The murmuring voices had faded into stillness as he spoke, and he gazed out at them sadly.

    "We live in a time when godly men and women must make choices, my children. I beg of you, as you love me — as you love yourselves, love your wives and husbands and children, as you love God Himself — make the right choices. Choose to do that which must be done, but do it without poisoning yourselves, your souls, or your ability to love one another."

    The silence was almost absolute now, and Staynair looked to where the stalled procession still clustered about the bodies. A half-dozen of Merlin's fellow guardsmen had joined the procession. Now, as they stooped to lift and remove the bodies, Staynair beckoned to the acolytes and under-priests.

    "Come," he told them, standing before the congregation, splashed with the drying blood of the men who had attempted to kill him. "Come, we have a mass to celebrate, brethren."




    "Maikel," King Cayleb said very, very seriously, "you realize what they took advantage of when they planned this, don't you?"

    "Of course I do, Your Majesty," the archbishop replied serenely. They sat on the balcony of Cayleb's personal suite in the palace, looking out over the city in the golden light of early evening, and Merlin stood behind the king's chair. "But, to anticipate your argument, I'm far too old and set in my ways to start trying to change them now."

    "Maikel, they tried to kill you," Cayleb said, sounding like someone trying very hard not to sound exasperated . . . and failing.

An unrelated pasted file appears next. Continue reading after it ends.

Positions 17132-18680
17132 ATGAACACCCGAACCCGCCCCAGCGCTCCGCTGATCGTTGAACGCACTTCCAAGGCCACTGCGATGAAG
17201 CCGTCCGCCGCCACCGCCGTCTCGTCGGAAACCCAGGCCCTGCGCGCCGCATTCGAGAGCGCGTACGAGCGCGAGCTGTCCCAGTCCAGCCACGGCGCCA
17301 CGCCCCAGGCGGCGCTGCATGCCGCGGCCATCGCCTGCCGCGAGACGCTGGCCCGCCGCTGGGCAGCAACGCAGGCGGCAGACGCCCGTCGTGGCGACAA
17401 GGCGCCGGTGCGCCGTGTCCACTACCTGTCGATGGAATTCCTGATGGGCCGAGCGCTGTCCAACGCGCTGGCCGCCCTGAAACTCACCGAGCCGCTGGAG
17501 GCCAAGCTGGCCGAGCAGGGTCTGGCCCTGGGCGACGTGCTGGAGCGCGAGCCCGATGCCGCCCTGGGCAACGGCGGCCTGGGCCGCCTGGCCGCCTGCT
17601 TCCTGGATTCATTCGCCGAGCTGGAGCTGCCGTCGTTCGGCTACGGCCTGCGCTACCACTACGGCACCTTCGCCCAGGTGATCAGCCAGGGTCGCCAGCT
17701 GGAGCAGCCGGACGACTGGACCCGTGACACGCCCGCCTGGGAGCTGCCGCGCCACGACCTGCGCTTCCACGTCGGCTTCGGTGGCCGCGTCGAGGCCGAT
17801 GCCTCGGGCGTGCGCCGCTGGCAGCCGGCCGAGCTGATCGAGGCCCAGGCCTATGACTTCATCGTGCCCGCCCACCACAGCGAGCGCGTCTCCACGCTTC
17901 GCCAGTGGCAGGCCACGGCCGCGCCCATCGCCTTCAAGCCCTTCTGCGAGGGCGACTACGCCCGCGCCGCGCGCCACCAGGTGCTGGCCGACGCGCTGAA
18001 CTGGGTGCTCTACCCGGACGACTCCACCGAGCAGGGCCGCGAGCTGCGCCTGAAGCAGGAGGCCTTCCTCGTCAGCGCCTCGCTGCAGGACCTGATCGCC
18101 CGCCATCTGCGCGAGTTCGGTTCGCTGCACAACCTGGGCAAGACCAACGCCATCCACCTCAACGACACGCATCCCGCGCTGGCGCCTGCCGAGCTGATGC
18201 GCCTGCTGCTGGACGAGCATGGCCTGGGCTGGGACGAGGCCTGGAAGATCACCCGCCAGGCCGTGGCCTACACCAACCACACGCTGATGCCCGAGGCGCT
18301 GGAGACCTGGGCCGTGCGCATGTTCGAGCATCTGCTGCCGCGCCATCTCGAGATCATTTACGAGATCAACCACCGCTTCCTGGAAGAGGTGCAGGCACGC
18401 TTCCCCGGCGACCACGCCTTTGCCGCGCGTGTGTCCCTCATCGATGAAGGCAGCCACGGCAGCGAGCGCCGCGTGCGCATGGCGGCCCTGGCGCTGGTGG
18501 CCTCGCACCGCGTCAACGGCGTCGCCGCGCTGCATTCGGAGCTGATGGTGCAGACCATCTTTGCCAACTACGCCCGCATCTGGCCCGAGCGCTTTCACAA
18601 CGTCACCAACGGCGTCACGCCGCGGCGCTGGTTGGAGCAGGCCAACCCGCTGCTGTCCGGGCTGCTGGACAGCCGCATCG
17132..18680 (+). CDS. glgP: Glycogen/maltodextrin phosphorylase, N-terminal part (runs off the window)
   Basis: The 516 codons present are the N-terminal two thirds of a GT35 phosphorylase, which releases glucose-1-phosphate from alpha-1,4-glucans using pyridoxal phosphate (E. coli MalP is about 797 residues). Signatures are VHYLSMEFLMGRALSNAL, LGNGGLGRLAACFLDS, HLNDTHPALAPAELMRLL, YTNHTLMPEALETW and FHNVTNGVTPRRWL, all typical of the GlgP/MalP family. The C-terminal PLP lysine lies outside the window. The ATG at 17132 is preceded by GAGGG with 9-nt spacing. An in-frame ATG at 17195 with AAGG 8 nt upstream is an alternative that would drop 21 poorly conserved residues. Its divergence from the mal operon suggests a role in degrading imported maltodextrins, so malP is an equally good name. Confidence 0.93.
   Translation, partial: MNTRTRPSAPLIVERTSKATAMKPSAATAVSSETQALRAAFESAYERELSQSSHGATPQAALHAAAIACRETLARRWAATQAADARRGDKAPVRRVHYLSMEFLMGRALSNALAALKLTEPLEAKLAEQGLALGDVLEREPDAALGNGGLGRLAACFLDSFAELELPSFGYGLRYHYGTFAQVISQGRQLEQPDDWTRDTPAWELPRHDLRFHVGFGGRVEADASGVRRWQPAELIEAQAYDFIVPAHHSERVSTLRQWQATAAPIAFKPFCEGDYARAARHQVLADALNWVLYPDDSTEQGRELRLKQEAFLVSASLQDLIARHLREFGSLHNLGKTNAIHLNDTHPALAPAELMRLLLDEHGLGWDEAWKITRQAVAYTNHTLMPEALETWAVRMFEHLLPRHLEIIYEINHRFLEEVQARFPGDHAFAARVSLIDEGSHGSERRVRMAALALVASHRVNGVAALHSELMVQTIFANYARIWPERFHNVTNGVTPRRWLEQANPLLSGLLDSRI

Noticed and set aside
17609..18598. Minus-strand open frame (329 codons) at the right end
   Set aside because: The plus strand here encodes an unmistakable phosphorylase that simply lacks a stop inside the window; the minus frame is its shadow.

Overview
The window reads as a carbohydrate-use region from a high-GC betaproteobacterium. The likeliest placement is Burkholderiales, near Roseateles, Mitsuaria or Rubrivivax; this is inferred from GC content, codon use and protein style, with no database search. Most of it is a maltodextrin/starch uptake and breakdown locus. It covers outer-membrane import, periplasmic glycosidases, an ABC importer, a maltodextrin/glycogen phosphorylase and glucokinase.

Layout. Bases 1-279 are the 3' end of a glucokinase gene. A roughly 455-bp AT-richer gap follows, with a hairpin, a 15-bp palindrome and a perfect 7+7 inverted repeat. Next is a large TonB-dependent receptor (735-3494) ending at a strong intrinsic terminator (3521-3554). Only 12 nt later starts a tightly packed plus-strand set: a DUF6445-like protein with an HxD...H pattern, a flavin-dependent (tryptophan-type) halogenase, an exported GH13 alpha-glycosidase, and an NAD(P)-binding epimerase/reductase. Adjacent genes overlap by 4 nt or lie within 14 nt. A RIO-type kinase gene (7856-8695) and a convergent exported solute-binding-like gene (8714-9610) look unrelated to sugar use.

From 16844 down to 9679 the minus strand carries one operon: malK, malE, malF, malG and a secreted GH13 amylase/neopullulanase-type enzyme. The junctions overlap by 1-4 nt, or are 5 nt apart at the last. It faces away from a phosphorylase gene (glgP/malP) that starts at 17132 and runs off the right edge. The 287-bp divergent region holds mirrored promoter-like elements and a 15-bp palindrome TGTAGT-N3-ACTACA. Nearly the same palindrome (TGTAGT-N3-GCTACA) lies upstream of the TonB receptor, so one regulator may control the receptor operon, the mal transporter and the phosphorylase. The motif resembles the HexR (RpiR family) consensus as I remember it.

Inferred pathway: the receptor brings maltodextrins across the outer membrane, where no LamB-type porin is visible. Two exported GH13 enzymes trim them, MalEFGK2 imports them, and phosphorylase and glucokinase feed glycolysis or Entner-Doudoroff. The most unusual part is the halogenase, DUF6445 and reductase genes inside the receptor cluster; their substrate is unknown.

"I know," Staynair said in that same, serene tone.

    "Well, exactly what do you think is going to happen to the Church of Charis — and this Kingdom — if the next time they try, they succeed?" Cayleb demanded.

    "If that happens, you'll just have to choose my successor, Your Majesty. You'll find a complete list of nominees in my desk. Father Bryahn knows where to find it."


    "Calmly, Your Majesty," Staynair said with a small smile. "I truly realize what you're saying. And I'm not trying to minimize the impact my death would have on our efforts to defy the Grand Vicar and the Group of Four. Nor, for that matter, am I unaware of the way in which my death at the hands of real or supposed Temple Loyalists would inflame public opinion. Nonetheless, I'm a priest before I'm a politician. Even before I'm an archbishop. I serve God; I don't ask Him to serve me, and I refuse to live my life in fear of my enemies. Moreover, I refuse to allow my enemies — or my friends — to believe I live in fear of them. This is a time for boldness, Cayleb, not for timidity. You've grasped that well enough in your own case. Now you have to understand that it applies to my case, as well."